Here’s How You Will Invite Ransomware into Your Home
How serious a problem is Ransomware? The costs to people and businesses is well north of $200 million annually and it’s just looking for a way into your home and your devices!
When Sony was hacked by North Korea a few years ago, it was in retaliation for their movie, “The Interview”, which was about assassinating the country’s leader. At the time of the attack, Sony Entertainment’s CEO said that there was a “better than even chance” that the studio would have closed because of the hacking.
Netflix was hacked with ransomware as well, with the hacker demanding financial compensation or they would leak five episodes of Orange is the New Black (OITNB). When Netflix did not comply, the hacker followed through on his/her threat. Had Netflix caved in to the demands though, it would have opened the flood gates to them down the road.
Naturally, law enforcement recommends against paying the demands, but that is easier said than done. When it’s your computer that’s affected and your work and school files, along with precious family pictures and videos which are at risk, most people pay the ransom and hope that the criminal releases the files.
The key is prevention and some of the easiest steps to take are shown in the image below.
The first one is probably the most common way that viruses, including Ransomware, make their way into a device or network. Even the most innocuous looking link can be a Trojan Horse, just waiting to inject a device, including your phone. The problem with links is that they can look innocent, but take your computer to a very dark place.
Links from unknown sources are not to be trusted. Ever! That includes links sent to you by people you trust, as they could have been tricked and not know it. So when your college friend sends you a link that is supposed to show some amazing racing or funny cat videos, you could be the next person to fall for the trap.
It’s all too easy to make a link look innocent. There are several embedded links in this article already and they go to legitimate sites, Variety and Forbes. What many people don’t realize is that when you move your mouse over a link, it should show you somewhere on your screen where it will take you. That’s better than just trusting the words on the screen, as they can be manipulated to take you anywhere a hacker wants.
To show you what I mean, all four of the links below appear as though they will take you to my company’s Facebook page. The truth is that only one of them actually does what it appears to do. Can you tell which one that is? Don’t worry if you’re wrong, because the others take you to safe sites.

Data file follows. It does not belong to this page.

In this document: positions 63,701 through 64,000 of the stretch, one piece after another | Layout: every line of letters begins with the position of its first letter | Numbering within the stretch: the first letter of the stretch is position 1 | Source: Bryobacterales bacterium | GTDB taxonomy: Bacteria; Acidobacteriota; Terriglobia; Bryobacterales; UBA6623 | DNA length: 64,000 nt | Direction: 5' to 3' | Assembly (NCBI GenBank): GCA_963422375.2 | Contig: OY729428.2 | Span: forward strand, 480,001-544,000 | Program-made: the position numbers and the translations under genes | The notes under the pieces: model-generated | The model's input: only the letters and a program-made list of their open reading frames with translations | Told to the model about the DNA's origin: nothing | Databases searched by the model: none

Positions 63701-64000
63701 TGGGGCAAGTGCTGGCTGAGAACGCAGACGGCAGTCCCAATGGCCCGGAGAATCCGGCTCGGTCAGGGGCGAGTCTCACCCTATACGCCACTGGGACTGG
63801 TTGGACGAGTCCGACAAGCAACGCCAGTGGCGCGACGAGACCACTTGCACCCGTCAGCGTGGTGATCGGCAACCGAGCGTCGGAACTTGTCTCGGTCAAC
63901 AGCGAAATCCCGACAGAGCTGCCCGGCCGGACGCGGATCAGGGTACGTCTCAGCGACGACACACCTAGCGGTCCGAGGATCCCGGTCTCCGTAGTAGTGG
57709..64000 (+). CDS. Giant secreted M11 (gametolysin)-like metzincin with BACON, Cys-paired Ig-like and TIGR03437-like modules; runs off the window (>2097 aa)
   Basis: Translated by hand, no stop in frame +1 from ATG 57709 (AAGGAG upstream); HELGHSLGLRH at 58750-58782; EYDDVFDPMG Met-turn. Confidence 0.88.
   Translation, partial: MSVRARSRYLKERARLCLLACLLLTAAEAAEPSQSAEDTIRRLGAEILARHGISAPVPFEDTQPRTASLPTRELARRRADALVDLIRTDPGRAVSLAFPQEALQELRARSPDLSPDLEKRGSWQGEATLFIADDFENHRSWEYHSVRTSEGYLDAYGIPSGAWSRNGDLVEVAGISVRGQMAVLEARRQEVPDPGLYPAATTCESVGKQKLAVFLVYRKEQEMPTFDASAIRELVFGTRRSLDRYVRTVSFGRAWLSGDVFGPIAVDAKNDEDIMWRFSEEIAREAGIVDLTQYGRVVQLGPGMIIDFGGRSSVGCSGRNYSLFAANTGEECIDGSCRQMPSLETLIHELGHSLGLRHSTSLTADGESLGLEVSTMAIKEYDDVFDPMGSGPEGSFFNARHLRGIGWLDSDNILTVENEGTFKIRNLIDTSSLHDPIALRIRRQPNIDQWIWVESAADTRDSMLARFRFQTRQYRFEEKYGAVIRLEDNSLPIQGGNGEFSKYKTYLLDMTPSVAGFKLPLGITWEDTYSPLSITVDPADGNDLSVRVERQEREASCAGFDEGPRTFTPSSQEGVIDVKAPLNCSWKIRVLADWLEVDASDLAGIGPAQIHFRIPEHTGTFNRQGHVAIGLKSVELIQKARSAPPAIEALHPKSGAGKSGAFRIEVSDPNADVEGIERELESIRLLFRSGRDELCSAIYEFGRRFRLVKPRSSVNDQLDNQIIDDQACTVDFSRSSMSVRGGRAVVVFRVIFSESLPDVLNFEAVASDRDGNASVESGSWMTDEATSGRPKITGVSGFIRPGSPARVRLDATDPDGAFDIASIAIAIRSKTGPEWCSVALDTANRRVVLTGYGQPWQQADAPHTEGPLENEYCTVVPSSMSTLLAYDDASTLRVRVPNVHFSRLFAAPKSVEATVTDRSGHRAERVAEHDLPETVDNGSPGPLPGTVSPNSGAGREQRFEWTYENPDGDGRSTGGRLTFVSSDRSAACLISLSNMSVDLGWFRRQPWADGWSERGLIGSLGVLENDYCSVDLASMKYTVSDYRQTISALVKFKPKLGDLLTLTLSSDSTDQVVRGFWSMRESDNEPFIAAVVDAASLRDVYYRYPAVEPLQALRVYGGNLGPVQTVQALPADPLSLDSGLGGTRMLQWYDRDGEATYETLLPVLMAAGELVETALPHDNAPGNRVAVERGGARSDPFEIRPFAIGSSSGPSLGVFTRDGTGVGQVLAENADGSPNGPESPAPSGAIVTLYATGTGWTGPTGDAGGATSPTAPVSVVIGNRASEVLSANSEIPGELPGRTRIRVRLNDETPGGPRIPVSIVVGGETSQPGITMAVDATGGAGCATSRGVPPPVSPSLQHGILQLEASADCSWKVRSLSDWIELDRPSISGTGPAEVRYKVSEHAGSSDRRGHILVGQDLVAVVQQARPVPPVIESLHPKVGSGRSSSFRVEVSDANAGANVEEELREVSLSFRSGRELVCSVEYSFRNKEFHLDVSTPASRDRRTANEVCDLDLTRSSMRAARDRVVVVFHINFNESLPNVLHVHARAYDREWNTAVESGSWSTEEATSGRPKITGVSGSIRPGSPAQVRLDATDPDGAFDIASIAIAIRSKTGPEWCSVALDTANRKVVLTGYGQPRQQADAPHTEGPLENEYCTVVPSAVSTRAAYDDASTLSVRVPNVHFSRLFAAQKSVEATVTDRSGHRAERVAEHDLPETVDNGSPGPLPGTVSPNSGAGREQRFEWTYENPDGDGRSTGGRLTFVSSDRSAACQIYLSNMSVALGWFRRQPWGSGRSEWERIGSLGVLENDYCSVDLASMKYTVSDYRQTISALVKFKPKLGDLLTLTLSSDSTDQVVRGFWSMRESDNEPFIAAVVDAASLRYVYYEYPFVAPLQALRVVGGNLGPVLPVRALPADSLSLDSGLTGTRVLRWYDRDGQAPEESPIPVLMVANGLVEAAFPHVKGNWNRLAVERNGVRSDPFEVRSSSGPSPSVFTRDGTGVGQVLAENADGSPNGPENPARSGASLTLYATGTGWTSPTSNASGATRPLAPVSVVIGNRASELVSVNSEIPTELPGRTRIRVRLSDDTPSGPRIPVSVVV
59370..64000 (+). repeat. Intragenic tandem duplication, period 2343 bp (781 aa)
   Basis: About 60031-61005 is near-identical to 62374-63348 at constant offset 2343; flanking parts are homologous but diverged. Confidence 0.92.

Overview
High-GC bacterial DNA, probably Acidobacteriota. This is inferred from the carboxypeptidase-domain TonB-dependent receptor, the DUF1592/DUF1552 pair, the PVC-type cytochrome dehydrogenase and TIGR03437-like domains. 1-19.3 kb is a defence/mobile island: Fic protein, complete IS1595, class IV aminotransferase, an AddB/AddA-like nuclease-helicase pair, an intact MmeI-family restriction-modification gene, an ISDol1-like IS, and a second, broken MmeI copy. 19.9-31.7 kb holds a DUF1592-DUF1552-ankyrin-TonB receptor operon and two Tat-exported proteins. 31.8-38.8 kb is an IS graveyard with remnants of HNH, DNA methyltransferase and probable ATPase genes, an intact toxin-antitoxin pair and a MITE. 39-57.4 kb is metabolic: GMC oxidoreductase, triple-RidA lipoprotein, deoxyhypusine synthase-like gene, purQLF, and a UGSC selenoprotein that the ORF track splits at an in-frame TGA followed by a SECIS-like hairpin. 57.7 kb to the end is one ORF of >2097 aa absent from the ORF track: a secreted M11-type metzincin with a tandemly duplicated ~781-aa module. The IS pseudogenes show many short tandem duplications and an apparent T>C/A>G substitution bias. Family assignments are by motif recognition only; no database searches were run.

It gets even worse for abbreviated URL addresses, like these two examples:
This is where many people get trapped by Ransomware, because the preview that is available onscreen to show you were the link should take you may only show the shortened URL, not the actual destination. In the image below, similar URL are sent to unsuspecting users. Clicking on the link might download a virus, including Ransomware.
Be sure to check where the URL is actually taking you before you follow it and if in doubt, don’t follow it at all. Your computer will thank you for it.
About the Author
Joe Yeager is the founder of Safety Net of PA, LLC and has been a cybersafety advocate for several years. He is an adjunct professor at Thomas Jefferson University, where has been teaching several classes that involve using technology to improve the quality of their schoolwork.
As the founder of Safety Net, Joe provides a variety of presentations on improving online experiences, both in better educational performance and in cybersafety. It was after his own daughter came across inappropriate content online that got him involved in helping others in the area.
His work on cybersafety has been published by the Family Online Safety Institute, the Social Media Club, Calkins Media and more. He is also the author of #DigitalParenting- A Parent's Guide to Social Media, Cyberbullying &Online Activity, which was chosen as an Editor’s Pick in April 2016.